08) β 0.96) 1.73 (0.21 (0.94 1.TABLE 3: Regressions of actual yields on predicted yields – 3.11 (1.88 0.15) R-squared 0.97 (0.93 0.84 (0.32 Note: The numbers in parentheses are the standard errors of the corresponding parameter estimates.97 0.89 (0.and 30-year bonds.06) 0.95 (0. N = 2 Term to maturity of security Parameter 3-month 6-month 10-year 30-year α 0.34 (0. 21 . ’s’ denotes the residual standard error.33 0.14 0.21 1.and 6-month Treasury bills and 10.22) 0.14) 0.19 0.33) 0.71 0.17 1.65 Durbin-Watson D statistic s 1.05) 0.

84 4.04.88 0.07 0.03 0.89. N = 4 Starting values: E[X0 ] vector: (0.73 3.25 −0.84 1. 22 .51 4.and 6-month Treasury bills and 10.00 0.04 0.07 0.25 0.25 0.50 After the eighteenth pass: E[X18 | 18 ] vector: (0.05 0.25) 0.00 0.37 0.50 0.51. 0.61 3. 0.01 0.25 −0.25.25 −0.99.97.96 2.05 0.25.25 0.01 0. 0.25 0.05 0.07 0.50 0.85 4.00 0.00 0. 0.50 0. 0.and 30-year bonds.90 0.00 g matrix: 0.25 0.78 4.07 0.04 0.50 0.04 0.03 0.25 0.25 0.00 −0.25 −0.18 Estimated prices: (0.05 0.83 1. 0.04) 0.04.04 0.05 0.25 σ matrix: 0.04 0.07 0.04 0.50 0.07 0.50 0.25 0.13) Note: All entries in the σ matrix that was derived after the eighteenth pass are to be multiplied by 10−6 .13 5.28 σ matrix: 0. 0.TABLE 4: Starting values and parameter estimates – 3. 0.84 1.07 0.05 0.25.92 0.25 0.50 0.05 0.91 A matrix: 0.03 0.00 0.76 3.34 0.25 −0.05 0.00 −0. 0.25 −0.07 g matrix: 0.05 0.

33 Estimated prices: (0.11 0.84 4.05 0.07 0. 0.26 0.05 0.07 0.42 4.96 2.13) Note: All entries in the σ matrix that was derived after the eighteenth pass are to be multiplied by 10−6 .07 0.07 0.51.12 5. 0.52 0.07 0.09 0.07 0.and 30-year bonds.05 0.05 0.85 4.01 0.and 6-month Treasury bills and 10.07 0.95 2.48 4.05 0.05 0.07 0.05 0.05 0.49 4.10 5.TABLE 5: Parameter estimates – 3.05 0.99.96 2.76 3. N = 6 After the eighteenth pass: 0.85 1.96 2.97.07 0.07 g matrix: 0.13 5.05 0.49 4.77 3.84 1.12 5. 23 .07 0. 0.05 0.37 σ matrix: 0.07 0.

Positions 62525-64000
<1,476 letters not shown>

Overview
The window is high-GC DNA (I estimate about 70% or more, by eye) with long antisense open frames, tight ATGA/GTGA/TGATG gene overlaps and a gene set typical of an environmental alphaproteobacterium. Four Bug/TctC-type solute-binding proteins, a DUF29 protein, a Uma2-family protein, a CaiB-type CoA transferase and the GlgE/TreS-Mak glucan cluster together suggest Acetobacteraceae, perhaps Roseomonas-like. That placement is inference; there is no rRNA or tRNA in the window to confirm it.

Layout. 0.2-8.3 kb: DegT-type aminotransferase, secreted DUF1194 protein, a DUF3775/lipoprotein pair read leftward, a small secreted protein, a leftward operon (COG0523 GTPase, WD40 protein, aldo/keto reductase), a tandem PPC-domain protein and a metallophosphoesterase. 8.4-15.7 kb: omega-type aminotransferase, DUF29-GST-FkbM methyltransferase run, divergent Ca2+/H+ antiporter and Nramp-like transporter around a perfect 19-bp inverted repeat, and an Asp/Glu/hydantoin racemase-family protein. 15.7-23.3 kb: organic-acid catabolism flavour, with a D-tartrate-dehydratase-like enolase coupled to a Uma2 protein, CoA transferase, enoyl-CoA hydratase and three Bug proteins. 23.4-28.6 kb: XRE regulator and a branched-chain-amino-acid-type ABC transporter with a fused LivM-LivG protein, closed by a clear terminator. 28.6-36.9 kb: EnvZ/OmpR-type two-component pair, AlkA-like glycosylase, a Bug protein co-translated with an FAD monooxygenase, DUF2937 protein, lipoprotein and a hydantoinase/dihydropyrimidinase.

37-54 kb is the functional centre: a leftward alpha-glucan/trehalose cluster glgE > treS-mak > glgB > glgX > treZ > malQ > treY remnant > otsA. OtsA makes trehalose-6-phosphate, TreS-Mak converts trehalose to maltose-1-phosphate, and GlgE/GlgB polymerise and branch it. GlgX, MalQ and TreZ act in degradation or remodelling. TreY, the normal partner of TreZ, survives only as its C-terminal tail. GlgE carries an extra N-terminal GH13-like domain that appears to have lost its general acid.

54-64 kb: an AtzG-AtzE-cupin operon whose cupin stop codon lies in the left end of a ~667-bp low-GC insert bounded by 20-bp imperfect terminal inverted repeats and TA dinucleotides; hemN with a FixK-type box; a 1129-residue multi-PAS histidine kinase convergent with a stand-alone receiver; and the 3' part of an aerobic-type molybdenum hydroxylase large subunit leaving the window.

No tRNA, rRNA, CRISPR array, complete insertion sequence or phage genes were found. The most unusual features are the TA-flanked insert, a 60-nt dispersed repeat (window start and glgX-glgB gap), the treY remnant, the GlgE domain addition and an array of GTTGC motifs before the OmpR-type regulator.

35 (0.96) 1.93 0.14) 0.75 (0.22 1.08) β 0. 24 .TABLE 6: Regressions of actual yields on predicted yields – 3and 6-month Treasury bills and 10.15) R-squared 0.97 0.18 1.35 0. ’s’ denotes the residual standard error.97 (0.71 0.95 1.94 (0.89 0.12 (1.14 0.89 (0.05) 0.22) 0.19 0.65 Durbin-Watson D statistic s 1.32) 0.21 (0.06) 0.32 Note: The numbers in parentheses are the standard errors of the corresponding parameter estimates.and 30-year bonds. N = 4 Term to maturity of security Parameter 3-month 6-month 10-year 30-year α 0.84 (0.

32) 0.22) 0. ’s’ denotes the residual standard error.75 (0.35 (0.14) 0.19 0.06) 0.19 1.TABLE 7: Regressions of actual yields on predicted yields – 3.96 1.35 0.05) 0.89 (0.97 (0.94 (0.32 Note: The numbers in parentheses are the standard errors of the corresponding parameter estimates.71 0.15) R-squared 0.14 0.97 0.22 (0. 25 . N = 6 Term to maturity of security Parameter 3-month 6-month 10-year 30-year α 0.and 6-month Treasury bills and 10.89 0.08) β 0.65 Durbin-Watson D statistic s 1.and 30-year bonds.12 (1.93 0.96) 1.84 (0.23 1.

89 0.84 (0.06) 0.32) 0.04) 0.and 6-month Treasury bills and 10.19 0.07) β 0.20 (0. 26 .97 0.14 0.32 (0.14) 0.89 (0.TABLE 8: Regressions of actual yields on predicted yields – 3.74 (0.71 0.97 (0.18 1. ’s’ denotes the residual standard error. N = 9 Term to maturity of security Parameter 3-month 6-month 10-year 30-year α 0.22) 0.95 1.12 (1.and 30-year bonds.65 Durbin-Watson D statistic s 1.21 1.34 0.15) R-squared 0.95 (0.95) 1.32 Note: The numbers in parentheses are the standard errors of the corresponding parameter estimates.93 0.